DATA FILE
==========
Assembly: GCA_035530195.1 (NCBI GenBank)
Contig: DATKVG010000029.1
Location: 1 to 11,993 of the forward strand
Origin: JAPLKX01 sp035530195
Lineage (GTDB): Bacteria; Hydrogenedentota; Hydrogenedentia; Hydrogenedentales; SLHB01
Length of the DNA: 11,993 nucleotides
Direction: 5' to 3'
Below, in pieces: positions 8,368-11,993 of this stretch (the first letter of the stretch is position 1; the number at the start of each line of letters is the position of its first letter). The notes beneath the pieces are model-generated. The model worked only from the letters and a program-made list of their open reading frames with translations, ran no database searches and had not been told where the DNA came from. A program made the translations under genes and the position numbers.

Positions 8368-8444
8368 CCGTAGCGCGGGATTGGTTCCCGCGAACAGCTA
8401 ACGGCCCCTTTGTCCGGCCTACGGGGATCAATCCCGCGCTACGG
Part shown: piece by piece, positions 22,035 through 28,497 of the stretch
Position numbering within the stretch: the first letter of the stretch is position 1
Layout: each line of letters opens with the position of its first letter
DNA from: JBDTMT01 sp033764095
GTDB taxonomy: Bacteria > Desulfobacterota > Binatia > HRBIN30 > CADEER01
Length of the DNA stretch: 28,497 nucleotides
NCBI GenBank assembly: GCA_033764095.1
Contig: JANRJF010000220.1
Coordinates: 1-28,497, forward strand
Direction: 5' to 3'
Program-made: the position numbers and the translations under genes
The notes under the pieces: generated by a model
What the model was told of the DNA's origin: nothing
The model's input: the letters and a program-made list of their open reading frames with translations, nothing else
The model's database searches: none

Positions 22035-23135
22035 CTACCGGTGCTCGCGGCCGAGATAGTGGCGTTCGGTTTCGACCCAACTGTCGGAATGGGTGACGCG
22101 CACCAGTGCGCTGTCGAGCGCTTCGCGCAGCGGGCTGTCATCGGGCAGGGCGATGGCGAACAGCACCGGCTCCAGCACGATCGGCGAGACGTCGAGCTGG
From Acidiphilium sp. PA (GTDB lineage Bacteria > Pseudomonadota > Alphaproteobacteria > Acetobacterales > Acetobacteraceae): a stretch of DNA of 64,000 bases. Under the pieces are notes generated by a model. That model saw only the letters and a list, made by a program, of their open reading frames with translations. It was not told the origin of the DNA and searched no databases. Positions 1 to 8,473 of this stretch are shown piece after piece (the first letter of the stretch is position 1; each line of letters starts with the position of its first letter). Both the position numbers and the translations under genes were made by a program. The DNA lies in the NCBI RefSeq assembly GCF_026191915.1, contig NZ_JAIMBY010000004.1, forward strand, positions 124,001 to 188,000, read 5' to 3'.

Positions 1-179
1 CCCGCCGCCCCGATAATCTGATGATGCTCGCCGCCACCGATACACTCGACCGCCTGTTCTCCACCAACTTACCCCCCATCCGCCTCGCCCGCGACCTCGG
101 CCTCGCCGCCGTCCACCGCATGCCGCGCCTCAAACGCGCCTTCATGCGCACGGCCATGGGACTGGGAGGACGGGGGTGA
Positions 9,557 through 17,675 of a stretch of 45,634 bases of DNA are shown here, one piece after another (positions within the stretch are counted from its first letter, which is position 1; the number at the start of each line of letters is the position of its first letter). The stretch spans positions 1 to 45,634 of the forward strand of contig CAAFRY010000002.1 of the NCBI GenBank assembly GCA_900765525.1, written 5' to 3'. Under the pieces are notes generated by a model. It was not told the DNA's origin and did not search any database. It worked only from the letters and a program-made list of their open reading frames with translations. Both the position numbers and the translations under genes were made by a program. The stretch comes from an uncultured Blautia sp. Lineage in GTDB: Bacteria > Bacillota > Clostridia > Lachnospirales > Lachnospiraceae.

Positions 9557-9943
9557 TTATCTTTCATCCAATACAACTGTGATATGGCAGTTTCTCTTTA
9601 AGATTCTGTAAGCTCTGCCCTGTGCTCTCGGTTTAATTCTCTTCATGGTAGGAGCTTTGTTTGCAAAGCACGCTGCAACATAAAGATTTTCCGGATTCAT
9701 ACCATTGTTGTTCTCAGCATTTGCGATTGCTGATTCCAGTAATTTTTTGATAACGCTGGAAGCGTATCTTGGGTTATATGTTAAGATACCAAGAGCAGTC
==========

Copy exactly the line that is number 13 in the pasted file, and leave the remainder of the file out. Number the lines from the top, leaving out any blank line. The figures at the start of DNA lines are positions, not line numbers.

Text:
Position numbering within the stretch: the first letter of the stretch is position 1